No, "Hang ‘em High" was NOT a Spaghetti western like the Sergio Leone trilogy that preceded them. Lensed entirely in Southern California, this thoroughly routine oater springs its one and only surprise when our hero gets his neck stretched in the first scene. The sly ploy resembles Hitchcock's "Psycho" in this respect. The last thing that you’d expect is that the star would be hanged at the outset. Jed Cooper is a former St. Louis lawman-turned-cattleman wrongly hanged for rustling who survives the near fatal ordeal. "Hang ‘em High" focuses primarily on the theme of revenge that figured prominently in most Italian westerns. The lynch mob found our innocent hero after he had bought cattle from a murdered sixty-something rancher. No matter what Jed says, Captain Wilson and his nine conspirators refuse to believe him. He provides a fairly detailed description of the man who sold him the cattle, but this doesn’t dissuade the Captain from his decision. As it turns out, the dastard who killed the rancher gave Jed (Clint Eastwood) a forged bill of sale. This is what prompts the villains to see Jed swing dramatically during the opening credits as the title “Hang ‘em High” slams into the foreground in blood red letters. Cooper finds himself briefly imprisoned after a tough-as-nails lawman, Marshal David Bliss (Ben Johnson of "Chism") cuts him down and takes him back stand trial at Fort Grant before the stern Judge Adam Fenton.
Judge Fenton (Pat Hinlge of "The Gauntlet")is a quasi-Judge Roy Bean. He has the last word on justice, and Hingle delivers a commanding performance. The villains led by Captain Wilson (an elderly Ed Begley of "Boots Malone") are an ineffectual lot. They botch hanging Jed Cooper, and he comes after them with warrants issued by Fenton. As much as Fenton warns Cooper that he better bring the hanging party in, Cooper winds up killing several of them. The town where all the action occurs has another character, Rachel Warren (Inger Stevens of "Five Card Stud"), who has Fenton's permission to look at all new prisoners. She is searching for the fiends that wronged her. The romance between Jed and Rachel is as contrived as most of this weak western. Meanwhile, Jed realizes that Fenton may be a bigger bastard than he is with his iron-fisted rules about legality. In his spaghetti westerns, Clint Eastwood bowed to nobody, but his lawman character here takes orders, something that clashes against the Eastwood characters in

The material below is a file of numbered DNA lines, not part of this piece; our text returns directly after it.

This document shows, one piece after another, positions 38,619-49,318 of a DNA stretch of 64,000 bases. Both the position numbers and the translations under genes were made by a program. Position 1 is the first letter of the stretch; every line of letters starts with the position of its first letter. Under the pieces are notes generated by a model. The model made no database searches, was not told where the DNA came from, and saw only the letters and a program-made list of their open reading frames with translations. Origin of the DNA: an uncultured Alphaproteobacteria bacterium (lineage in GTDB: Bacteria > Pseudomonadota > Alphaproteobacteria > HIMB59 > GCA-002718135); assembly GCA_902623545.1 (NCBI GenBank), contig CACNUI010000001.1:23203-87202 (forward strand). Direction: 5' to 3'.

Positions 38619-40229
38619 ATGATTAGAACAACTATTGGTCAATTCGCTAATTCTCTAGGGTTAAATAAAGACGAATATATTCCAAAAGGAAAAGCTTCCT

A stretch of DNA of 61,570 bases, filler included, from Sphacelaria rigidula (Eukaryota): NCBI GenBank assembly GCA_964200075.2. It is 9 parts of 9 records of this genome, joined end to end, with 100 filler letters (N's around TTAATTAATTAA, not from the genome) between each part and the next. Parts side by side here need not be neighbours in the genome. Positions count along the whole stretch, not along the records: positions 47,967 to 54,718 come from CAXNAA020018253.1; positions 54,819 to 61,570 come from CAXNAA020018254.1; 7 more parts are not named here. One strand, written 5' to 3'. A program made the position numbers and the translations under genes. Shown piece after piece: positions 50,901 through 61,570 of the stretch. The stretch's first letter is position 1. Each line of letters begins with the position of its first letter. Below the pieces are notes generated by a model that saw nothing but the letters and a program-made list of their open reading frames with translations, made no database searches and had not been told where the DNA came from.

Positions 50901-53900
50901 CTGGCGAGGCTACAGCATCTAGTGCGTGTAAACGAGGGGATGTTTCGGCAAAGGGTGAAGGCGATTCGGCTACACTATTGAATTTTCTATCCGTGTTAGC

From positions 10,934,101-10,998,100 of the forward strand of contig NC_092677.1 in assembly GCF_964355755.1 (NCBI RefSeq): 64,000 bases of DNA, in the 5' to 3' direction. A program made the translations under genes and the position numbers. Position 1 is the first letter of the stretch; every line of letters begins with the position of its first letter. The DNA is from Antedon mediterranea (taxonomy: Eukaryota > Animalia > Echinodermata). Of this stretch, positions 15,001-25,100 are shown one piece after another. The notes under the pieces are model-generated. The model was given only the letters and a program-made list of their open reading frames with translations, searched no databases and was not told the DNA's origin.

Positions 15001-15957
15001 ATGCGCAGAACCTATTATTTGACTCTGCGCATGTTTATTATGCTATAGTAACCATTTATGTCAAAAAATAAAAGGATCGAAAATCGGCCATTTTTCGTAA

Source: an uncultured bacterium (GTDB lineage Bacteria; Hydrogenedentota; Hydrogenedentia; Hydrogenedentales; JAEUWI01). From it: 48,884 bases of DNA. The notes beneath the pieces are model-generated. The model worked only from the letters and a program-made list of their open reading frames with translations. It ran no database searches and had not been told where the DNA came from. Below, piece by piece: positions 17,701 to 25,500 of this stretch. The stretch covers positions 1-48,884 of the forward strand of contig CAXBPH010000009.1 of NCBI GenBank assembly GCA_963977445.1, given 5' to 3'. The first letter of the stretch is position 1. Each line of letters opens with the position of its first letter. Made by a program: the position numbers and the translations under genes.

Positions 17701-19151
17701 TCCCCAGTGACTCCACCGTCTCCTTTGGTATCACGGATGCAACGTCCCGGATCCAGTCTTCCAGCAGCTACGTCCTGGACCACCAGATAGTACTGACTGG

"Two Mules for Sister Sara" and "Joe Kidd."
One of the casting decisions defies logic, specifically Alan Hale Jr. as one of Wilson's riders who hangs Cooper. The portly Hale had played the beloved Skipper from "Gilligan's Island," but he had played less lovable roles before "Hang'em High." Nonetheless, it is jarring to see Hale in such a role. One of the best casting decisions was veteran B-movie cowboy star Bob Steele. Bob Steele grew up as the son of the same B-movie director who helmed numerous John Wayne westerns during the 1930s. Indeed, Steele himself was a B-movie cowboy who starred in his share of low-budget oaters in the 1930s and afterward. Meanwhile, Bruce Dern makes an excellent villain. "Hawaii 5-0" actor James MacArthur has a memorable cameo as the gallows Preacher. Dennis Hooper as well as a line-up of familiar faces, including L.Q. Jones of "Battle Cry" and Ned Romero of "Dan August," flesh out "Hang ‘em High." Not surprisingly, Hooper plays an insane prisoner called 'The Prophet.' There are no spectacular looking shoot-outs because Ted Post shoots everything like one of his "Gunsmoke" or "Rawhide" episodes. The scene where Jed is riddled with bullets and Rachel has to take care of him adds a tearjerker text to the story. Happily, Eastwood would go on to make "Two Mules for Sister Sara" and redeem himself for this lackluster effort. The neatest touch occurs when they hang a number of men and one of them loses a boot as they plunge through the trap doors.
Happily, Post's next outing with Eastwood would come with the highly superior "Dirty Harry" sequel "Magnum Force." If you're looking for a better lynch law western, watch "The Ox-Bow Incident" with Henry Fonda that was made back during World War II.